US8296341 | 4 Mar 2009 | 23 Oct 2012 | Personalpath Systems, Inc. | Privacy and security method and system for a world-wide-web site |

US8325994 | 13 Jun 2011 | 4 Dec 2012 | Davida George I | System and method for authenticated and privacy preserving biometric identification systems |

US8347106 | 21 Jan 2008 | 1 Jan 2013 | Nds Limited | Method and apparatus for user authentication based on a user eye characteristic |

US8375218 * | 30 Oct 2007 | 12 Feb 2013 | Mitsubishi Electric Research Laboratories, Inc. | Pre-processing biometric parameters before encoding and decoding |

US8386801 | 26 Feb 2013 | Massachusetts Institute Of Technology | Authentication of integrated circuits | |

US8433920 * | 30 Sep 2009 | 30 Apr 2013 | Mitsubishi Electric Research Laboratories, Inc. | Method and system for authenticating reliable biometric data |

US8433983 * | 11 Sep 2006 | 30 Apr 2013 | Koninklijke Philips Electronics N.V. | Secure protection of biometric templates |

US8462994 | 17 Sep 2010 | 11 Jun 2013 | Random Biometrics, Llc | Methods and systems for providing enhanced security over, while also facilitating access through, secured points of entry |

US8468598 * | 16 Aug 2010 | 18 Jun 2013 | Sap Ag | Password protection techniques using false passwords |

US8474025 | 29 Jun 2009 | 25 Jun 2013 | American Express Travel Related Services Company, Inc. | Methods and apparatus for credential validation |

US8499164 | 25 Feb 2011 | 30 Jul 2013 | Random Biometrics | Biometric authentication utilizing unique biometric signatures and portable electronic devices |

US8572673 | 10 Jun 2005 | 29 Oct 2013 | Dominic Gavan Duffy | Data processing apparatus and method |

US8600830 | 16 Jul 2010 | 3 Dec 2013 | Steven M. Hoffberg | System and method for providing a payment to a non-winning auction participant |

US8619742 * | 27 Sep 2007 | 31 Dec 2013 | Telefonaktiebolaget L M Ericsson (Publ) | System and method for coding WCDMA MIMO CQI reports |

US8630410 | 24 Jan 2007 | 14 Jan 2014 | Verayo, Inc. | Signal generator based device security |

US8683210 | 20 Nov 2009 | 25 Mar 2014 | Verayo, Inc. | Non-networked RFID-PUF authentication |

US8731934 | 15 Feb 2008 | 20 May 2014 | Dsi-Iti, Llc | System and method for multi-modal audio mining of telephone conversations |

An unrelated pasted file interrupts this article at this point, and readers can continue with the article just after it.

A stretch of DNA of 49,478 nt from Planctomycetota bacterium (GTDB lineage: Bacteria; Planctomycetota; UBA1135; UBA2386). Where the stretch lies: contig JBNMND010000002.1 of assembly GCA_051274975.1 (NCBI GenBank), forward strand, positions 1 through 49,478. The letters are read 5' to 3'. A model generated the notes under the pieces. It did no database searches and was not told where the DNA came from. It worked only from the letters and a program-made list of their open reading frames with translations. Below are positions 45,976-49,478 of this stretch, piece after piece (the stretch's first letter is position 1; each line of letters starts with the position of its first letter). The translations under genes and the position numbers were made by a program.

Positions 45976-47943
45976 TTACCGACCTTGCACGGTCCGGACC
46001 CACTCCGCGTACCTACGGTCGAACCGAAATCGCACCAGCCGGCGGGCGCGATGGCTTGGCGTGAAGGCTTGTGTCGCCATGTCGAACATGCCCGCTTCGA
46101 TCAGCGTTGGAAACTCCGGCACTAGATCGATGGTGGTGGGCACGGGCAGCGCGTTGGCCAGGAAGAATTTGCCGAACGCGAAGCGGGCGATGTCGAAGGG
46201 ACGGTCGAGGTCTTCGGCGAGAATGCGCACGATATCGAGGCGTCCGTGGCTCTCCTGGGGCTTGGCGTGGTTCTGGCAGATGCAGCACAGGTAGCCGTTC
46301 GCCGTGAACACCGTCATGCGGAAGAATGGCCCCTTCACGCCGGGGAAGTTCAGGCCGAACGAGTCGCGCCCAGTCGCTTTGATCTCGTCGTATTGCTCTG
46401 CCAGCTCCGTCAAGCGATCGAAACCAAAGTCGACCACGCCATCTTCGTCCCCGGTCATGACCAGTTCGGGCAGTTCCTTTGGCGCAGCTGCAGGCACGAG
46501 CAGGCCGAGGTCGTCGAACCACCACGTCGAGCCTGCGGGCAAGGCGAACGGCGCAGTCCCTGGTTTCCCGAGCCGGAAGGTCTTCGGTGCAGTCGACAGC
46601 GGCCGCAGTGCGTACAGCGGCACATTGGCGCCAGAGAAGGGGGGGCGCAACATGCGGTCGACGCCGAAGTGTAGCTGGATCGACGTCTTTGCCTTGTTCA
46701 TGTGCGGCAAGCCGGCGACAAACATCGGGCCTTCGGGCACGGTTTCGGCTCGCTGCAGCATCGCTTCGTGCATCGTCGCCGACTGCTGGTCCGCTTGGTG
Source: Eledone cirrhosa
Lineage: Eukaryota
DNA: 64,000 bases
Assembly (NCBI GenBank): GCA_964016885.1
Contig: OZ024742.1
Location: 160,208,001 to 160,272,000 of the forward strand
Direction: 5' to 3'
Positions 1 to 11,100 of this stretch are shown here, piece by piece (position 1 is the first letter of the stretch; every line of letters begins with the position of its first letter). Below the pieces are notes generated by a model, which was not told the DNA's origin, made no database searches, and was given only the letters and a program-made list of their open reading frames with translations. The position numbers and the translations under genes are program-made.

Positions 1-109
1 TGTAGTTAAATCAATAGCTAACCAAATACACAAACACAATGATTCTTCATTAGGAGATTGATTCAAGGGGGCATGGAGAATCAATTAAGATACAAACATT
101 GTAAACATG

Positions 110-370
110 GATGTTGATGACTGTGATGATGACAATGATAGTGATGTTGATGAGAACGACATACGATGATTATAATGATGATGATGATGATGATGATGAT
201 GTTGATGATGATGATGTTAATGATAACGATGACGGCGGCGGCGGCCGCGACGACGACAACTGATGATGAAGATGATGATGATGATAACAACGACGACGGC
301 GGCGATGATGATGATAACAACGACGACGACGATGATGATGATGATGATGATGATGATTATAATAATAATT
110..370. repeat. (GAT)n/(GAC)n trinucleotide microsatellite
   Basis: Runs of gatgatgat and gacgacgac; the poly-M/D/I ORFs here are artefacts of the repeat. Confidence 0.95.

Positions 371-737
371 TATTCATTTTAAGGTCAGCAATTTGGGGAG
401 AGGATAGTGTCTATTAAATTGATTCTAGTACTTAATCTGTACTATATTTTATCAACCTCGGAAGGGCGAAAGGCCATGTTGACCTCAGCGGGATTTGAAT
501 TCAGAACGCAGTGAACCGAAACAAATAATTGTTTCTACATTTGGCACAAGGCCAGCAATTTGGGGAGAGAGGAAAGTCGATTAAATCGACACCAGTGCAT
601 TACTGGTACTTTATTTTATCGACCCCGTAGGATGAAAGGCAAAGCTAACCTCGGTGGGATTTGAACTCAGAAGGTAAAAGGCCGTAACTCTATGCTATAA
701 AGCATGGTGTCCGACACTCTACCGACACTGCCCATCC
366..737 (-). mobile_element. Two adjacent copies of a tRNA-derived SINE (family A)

US8745405 * | 16 Feb 2011 | 3 Jun 2014 | Ceelox Patents, LLC | Dynamic seed and key generation from biometric indicia |

US8756438 | 20 Apr 2010 | 17 Jun 2014 | Verayo, Inc. | Securely field configurable device |

US8776198 * | 1 Feb 2008 | 8 Jul 2014 | Oracle International Corporation | Techniques for non-unique identity establishment |

US8788837 * | 30 Nov 2010 | 22 Jul 2014 | Christoph Busch | Authenticated transmission of data |

US8803366 | 21 Jun 2013 | 12 Aug 2014 | Hello Inc. | Telemetry system with wireless power receiver and monitoring devices |

US8810430 | 21 Jun 2013 | 19 Aug 2014 | Hello Inc. | System using wearable device with unique user ID and telemetry system |

US8850299 | 14 Dec 2009 | 30 Sep 2014 | Morpho | Processing of biometric data by transformation |

US8850421 | 21 Jun 2013 | 30 Sep 2014 | Hello Inc. | Telemetry system with remote firmware updates or repair for remote monitoring devices when the monitoring device is not in use by the user |

US8868036 * | 12 Nov 2012 | 21 Oct 2014 | ENORCOM Corporation | Security for mobile system |

US8904181 | 20 Nov 2012 | 2 Dec 2014 | David P. Felsher | System and method for secure three-party communications |

US8925080 | 20 Dec 2011 | 30 Dec 2014 | Sap Se | Deception-based network security using false positive responses to unauthorized access requests |

US9055791 | 26 Sep 2013 | 16 Jun 2015 | Hello Inc. | Wearable device with overlapping ends coupled by magnets operating with a selectable strength |

US9077523 * | 14 Apr 2014 | 7 Jul 2015 | Semiconductor Energy Laboratory Co., Ltd. | Communication system and authentication card |

US9122900 * | 28 Jan 2013 | 1 Sep 2015 | Fujitsu Limited | Biometric authentication device and computer readable, non-transitory medium |

US9149189 | 7 Aug 2013 | 6 Oct 2015 | Hello, Inc. | User or patient monitoring methods using one or more analysis tools |

US9158933 | 12 May 2009 | 13 Oct 2015 | Sybase, Inc. | Protection of encryption keys in a database |

US9159223 | 11 Sep 2013 | 13 Oct 2015 | Hello, Inc. | User monitoring device configured to be in communication with an emergency response system or team |

US9160532 * | 29 May 2014 | 13 Oct 2015 | Ceelox Patents, LLC | Dynamic seed and key generation from biometric indicia |

US9165416 * | 14 Mar 2007 | 20 Oct 2015 | Omnitracs, Llc | Digital over-the-air keying system |

US20030085917 * | 17 May 2002 | 8 May 2003 | Woo-Seok Chang | Method of providing user interface via web |

US20030105966 * | 2 May 2002 | 5 Jun 2003 | Eric Pu | Authentication server using multiple metrics for identity verification |

US20030120934 * | 17 Dec 2002 | 26 Jun 2003 | Ortiz Luis Melisendro | Random biometric authentication apparatus |